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Author Topic: Fuel for Cookers  (Read 2930 times)

Windy

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Fuel for Cookers
« on: June 06, 2016 »

Heading to Sweden and thinking Gas or Meths .
I am Using a trangia Triangle with Mess tin .
How much fuel for say 6 days .Need to make a  Breakfast  ,a few coffees  Lunch and dinner all dehydrated.
Also have a Trangia 27 but bulky




« Last Edit: June 06, 2016 by Windy »
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RedLeader

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Re: Fuel for Cookers
« Reply #1 on: June 07, 2016 »

Oh wow. I've been using a Trangia mini and the group one for years and I have absolutely no idea. It really depends on the conditions, in the wind they use loads of fuel. They're less efficient in the cold too. You might want to run a few tests and see how much it uses to boil water in different conditions.

There are some estimations on fuel figures here:
http://www.diamondspirit.net/adunk/trangia.html
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Windy

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Re: Fuel for Cookers
« Reply #2 on: June 07, 2016 »

boils the mess tin in 4 mins but not sure on how much fuel .think a test would be a good idea.
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boyo

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Re: Fuel for Cookers
« Reply #3 on: July 06, 2016 »

Gas...leaking gas will escape..leaking meths can ruin your food..clothes etc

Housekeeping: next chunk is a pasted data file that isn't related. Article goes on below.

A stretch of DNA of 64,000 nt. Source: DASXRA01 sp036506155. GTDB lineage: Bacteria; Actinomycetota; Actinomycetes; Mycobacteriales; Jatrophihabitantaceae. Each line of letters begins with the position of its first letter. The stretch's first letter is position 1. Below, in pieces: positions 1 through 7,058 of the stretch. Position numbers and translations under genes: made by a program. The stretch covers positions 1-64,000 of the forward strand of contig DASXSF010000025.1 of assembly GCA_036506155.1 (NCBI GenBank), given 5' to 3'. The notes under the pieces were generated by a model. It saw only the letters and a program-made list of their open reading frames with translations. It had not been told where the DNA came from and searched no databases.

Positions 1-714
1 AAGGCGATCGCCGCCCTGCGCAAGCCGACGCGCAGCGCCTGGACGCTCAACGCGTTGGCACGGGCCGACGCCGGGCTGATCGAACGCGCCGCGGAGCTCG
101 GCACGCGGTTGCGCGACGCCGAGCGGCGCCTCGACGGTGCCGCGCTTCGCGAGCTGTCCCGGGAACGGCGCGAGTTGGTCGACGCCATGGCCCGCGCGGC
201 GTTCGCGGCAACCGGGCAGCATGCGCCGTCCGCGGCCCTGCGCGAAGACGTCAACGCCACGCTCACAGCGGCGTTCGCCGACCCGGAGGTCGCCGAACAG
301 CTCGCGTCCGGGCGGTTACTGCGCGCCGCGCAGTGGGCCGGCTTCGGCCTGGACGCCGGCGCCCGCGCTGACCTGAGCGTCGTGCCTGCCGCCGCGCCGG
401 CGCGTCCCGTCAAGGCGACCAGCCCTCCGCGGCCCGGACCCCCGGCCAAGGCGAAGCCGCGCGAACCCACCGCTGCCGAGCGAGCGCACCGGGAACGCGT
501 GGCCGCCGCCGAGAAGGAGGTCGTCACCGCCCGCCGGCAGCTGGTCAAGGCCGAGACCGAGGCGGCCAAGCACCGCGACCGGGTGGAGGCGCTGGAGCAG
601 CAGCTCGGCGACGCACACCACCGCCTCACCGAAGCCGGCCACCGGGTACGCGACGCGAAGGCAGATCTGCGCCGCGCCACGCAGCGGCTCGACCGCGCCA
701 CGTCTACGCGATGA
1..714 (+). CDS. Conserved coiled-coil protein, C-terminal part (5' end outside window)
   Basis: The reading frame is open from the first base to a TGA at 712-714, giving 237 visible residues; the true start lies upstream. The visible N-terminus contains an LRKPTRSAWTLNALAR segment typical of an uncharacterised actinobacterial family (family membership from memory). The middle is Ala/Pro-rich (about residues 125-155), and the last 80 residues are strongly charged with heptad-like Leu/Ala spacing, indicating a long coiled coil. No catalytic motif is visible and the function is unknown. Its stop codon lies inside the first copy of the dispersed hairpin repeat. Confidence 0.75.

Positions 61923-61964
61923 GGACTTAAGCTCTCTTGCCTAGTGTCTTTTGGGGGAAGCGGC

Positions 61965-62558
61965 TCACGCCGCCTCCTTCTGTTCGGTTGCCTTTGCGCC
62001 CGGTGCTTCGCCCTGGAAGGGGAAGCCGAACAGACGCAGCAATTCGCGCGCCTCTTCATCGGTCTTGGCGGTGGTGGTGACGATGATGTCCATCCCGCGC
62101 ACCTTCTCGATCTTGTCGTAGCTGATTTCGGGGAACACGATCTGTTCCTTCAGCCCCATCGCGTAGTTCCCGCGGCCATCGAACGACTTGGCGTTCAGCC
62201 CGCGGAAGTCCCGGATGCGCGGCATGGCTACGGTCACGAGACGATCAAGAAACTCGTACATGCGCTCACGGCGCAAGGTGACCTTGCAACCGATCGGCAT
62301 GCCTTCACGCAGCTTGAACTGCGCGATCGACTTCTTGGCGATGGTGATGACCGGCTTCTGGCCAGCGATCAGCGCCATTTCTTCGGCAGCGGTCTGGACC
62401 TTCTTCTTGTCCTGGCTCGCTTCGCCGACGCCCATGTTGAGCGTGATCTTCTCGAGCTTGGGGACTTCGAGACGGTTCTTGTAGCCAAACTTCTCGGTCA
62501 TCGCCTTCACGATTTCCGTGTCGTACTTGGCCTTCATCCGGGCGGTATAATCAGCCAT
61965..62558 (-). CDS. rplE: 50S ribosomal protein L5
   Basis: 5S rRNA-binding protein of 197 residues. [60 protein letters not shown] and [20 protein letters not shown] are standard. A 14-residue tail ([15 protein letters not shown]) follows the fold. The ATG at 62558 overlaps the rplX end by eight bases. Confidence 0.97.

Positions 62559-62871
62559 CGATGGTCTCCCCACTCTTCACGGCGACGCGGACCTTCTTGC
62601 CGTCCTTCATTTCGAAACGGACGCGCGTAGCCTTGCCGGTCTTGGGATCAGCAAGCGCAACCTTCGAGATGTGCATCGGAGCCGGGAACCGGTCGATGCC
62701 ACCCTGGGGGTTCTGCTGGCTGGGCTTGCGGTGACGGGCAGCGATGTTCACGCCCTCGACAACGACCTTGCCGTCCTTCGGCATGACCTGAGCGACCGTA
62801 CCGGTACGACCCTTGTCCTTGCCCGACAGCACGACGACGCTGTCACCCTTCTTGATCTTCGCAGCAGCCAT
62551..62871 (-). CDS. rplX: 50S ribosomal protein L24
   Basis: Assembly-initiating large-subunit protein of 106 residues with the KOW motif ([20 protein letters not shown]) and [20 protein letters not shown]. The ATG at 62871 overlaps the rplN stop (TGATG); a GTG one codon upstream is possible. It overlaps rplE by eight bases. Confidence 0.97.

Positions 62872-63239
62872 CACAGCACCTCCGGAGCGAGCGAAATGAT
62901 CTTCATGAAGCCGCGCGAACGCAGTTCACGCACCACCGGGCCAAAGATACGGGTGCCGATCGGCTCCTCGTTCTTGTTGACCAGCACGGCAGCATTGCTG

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Matthew

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Re: Fuel for Cookers
« Reply #4 on: July 22, 2016 »

I have used every type of stove going and every fuel to go with them. I always use loads more meths than I anticipate. Even for an overnight I'll bring over half a litre.

I would say the best bet is to go a multI fuel if you have one. It's my go to for expedition or multi day trips actually it's pretty much the first thing I lift and if I don't I regret it in the hills. A large 1l bottle of white gas or unleaded will last me a week. That's tea in the morning, hot lunch, evening meal and an evening drink.  The versatility of the stoves and the range of combustible fuels is impressive.

With no multi fuel stove  I would probably go with gas for the sheer ease of use and likely availability when in country.
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Ed